Somebody like you – Adele – Part 2

Ok so now this song is stuck in my head, it got me thinking about relative minors.  What would happen to this song if you swapped all the chords for their relative majors/minors.  It is one of the simplest substitutions you can use so lets have a listen.

Firstly lets hear the original verse:.  The chords reapeat around A-c#m-f#m-D.

SeeChord chart of Somebody like you by Adele

SeeChord chart

Now, if we swap all of those chords for their relative majors/minors, we get this instead:

SeeChord chart of "Somebody like you" with substituted chords.

However, there are some other chords that will serve just as well for relative majors and minors.  We are often told that there is only one relative major or minor, but this is not the case.  Take C major for example.  Music theory tells us that the relative minor is A minor.  Sure enough, their chords and scale are very similar, so it is easy to see the relationship.  However, there is another minor chord very similar to C major, and tha is E minor.  The similarities are not so exact in the scale, but for a chord substitution it is perfectly valid.

What happens to our tune if we substitute these chords instead?:

SeeChord chart of "Somebody like you" by Adele, with relative majors/minors

Neither of the new chord progressions sound quite right as we are so used to hearing the original, and the fact that the tune fits perfectly over the original chords.  However if we could pick and choose from these substitutions…

Verse relative

SeeChord Chart

In my opinion this sounds just as solid as the original sequence, even though none of the original chords appear in the same position.  This shows the power of relative majors and minors and of substitutions.  Many songs and songwriters use substituted chords to chage up their progressions.  Give it a go, you might find that it creates that moment of magic you were looking for!


Somebody like you – Adele.

Ok so this is one of THE songs of the moment.  Worth taking a minute to have a look at how the chords fit together.  The chords for the verse and chorus are very similar:

Verse – A-c#m-f#m-D.

Chorus-A-  E-   f#m-D

Here is the sequence on a SeeChord chart of the verse:

SeeChord chart of Somebody like you by Adele

SeeChord chart

This is a lovely example of how to use relative minors effectively.  In my mind there are two ways of looking at this.  This first, and perhaps most conventional would be to say that the relative minor of A is f#m.  That would mean that the c#m chord is a way of using the strongest of all chord sequences, the falling fifth to get to the f#m chord.  The D chord then provides the IV-I (or plagal) cadence that is a feature of so many rock and pop songs.

However, there is another, slightly more intruiging way of seeing this sequence.  There is another minor chord that is closely related to A.  In fact all major chords have two relative minors.  In this case, the oter relative minor has been used, which is the c#minor chord.  It is easy to see how closely related A major and c#minor are by looking at the notes in each chord:

A Major: A   C#    E

c#minor:G# C#   E  (inversion)

So we could just as validly say that the jump from A major to c#minor is a relative minor jump.  This then leads nicely to the f#minor by a descending fifth.  Then the leap from f#m to D is another of these alternative relative minor jumps.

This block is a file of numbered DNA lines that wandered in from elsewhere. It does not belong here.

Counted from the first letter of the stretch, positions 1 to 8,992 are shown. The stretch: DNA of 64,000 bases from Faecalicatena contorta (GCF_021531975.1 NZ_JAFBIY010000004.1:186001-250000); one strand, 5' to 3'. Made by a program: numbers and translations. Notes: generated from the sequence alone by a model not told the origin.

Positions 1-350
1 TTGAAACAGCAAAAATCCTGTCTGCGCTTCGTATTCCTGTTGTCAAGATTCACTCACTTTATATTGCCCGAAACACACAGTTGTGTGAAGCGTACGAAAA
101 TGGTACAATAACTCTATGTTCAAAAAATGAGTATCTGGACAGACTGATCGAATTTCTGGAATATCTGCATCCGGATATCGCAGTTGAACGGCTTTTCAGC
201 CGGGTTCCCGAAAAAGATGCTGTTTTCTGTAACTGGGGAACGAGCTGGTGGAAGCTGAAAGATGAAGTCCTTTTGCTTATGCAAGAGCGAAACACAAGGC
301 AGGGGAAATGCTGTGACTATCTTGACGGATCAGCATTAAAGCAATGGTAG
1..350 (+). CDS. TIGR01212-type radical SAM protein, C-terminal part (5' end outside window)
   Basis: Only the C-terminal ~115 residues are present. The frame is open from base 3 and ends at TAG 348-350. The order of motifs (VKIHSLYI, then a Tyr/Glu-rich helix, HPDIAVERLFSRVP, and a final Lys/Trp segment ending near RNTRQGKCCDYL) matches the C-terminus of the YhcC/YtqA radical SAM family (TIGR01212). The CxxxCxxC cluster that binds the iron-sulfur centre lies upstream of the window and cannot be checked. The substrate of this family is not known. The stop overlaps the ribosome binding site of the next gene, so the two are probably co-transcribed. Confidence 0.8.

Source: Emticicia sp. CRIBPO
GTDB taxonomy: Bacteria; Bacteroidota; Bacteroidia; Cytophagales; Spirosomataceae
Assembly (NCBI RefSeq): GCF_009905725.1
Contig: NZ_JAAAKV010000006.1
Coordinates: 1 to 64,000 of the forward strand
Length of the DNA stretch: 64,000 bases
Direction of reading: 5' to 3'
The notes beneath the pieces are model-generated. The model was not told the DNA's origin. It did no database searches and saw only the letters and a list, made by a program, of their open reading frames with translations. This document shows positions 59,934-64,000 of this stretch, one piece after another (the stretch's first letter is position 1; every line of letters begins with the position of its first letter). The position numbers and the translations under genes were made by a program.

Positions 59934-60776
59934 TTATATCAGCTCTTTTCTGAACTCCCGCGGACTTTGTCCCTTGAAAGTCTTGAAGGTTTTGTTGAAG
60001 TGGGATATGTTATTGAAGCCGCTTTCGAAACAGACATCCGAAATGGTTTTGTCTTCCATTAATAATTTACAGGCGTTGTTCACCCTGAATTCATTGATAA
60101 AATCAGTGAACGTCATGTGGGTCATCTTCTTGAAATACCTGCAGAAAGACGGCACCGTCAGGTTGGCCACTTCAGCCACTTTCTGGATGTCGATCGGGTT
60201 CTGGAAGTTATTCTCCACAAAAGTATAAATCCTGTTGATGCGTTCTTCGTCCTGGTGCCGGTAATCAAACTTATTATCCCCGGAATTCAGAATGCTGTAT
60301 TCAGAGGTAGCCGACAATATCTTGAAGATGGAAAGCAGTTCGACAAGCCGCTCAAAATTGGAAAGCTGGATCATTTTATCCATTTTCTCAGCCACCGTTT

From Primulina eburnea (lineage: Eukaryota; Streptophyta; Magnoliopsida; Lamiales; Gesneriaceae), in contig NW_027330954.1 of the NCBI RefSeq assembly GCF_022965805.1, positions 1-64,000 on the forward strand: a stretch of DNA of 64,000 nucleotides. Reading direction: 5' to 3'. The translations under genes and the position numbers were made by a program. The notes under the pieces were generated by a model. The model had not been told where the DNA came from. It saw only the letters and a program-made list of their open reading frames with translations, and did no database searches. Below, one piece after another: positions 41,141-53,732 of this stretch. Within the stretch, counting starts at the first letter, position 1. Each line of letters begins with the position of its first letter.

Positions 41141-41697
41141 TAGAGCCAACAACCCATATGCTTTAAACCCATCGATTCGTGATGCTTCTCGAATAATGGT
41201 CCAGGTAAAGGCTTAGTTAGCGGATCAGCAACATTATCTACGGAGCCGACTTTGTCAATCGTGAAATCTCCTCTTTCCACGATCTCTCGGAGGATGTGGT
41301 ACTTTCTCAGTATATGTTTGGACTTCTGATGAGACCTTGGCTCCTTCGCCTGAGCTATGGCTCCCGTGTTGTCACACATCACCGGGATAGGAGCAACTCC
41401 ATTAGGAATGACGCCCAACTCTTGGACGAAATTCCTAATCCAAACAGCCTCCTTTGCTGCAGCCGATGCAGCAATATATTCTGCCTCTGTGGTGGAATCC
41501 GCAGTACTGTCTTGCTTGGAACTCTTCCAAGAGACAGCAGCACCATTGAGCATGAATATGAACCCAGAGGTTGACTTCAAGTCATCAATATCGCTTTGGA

Here is the Seechord chart for the chorus:

Here the c#minor chord has been replaced by the E major.  A far more conservative choice, and the first time the V (5) chord has been heard.  This Dominant chord provides more of a sense of security, not only because it is a major chord, but also because it helps to establish the tonic, A major.  This reflects the lyrics, “Never mind I’ll find somebody like you” – bittersweet but optimistic.


Yesterday, by John Lennon

Thought I would start off with the McCartney classic, Yesterday.  It is hard to define a clear “verse” or “chorus” as both parts of the song have a very verse-like feel, with little repetition apart from the title or tagline, “Yesterday”. The most striking harmonic feature is the second chord of the song.  Have a look at the following chart showing the jump from F to em…


An immediate and unexpected leap from F to em.  Of course the harmony then falls through the fifths as we would expect.  This is in fact a common jump (chromatic descending), but unusual so early in a progression.
The descending fifth sequence is then used again in the next part of the song.
Classic use of the descending fifths progression.  This leads the ear to the root chord of F, giving a very satisfying sound when we get there.  Notice that the end of this phrase ia a perfect cadence (C-F).  This nicely finishes the chord progression.  Earlier in the song (oh I believe in Yesterday) he used a plagal cadence (Bb-F) which has a harder edge.
Such simple chords, such a simple device, jumping up to the 7 chord, and falling back down through the fifths, such a sublime result.
For more Beatles song analysis and Beatles chords progressions follow this link


Bohemian Rhapsody exposed!

It is arguably the most popular song of all time, appearing in the top 10 of almost every top 10 song list ever.  Bohemian Rhapsody by Queen needs no introduction.  However, it does need analysing.  How do those crazy chord progressions work?  Does it obey the normal rules of songwriting?  Was it ground breaking?

I hope I can answer all of those questions now I have looked at Bohemian Rhapsody through the eyes of SeeChord.  I have made a little video of the results.  Enjoy and let me know if you are now enlightened!

Bohemain Rhapsody analysed with SeeChord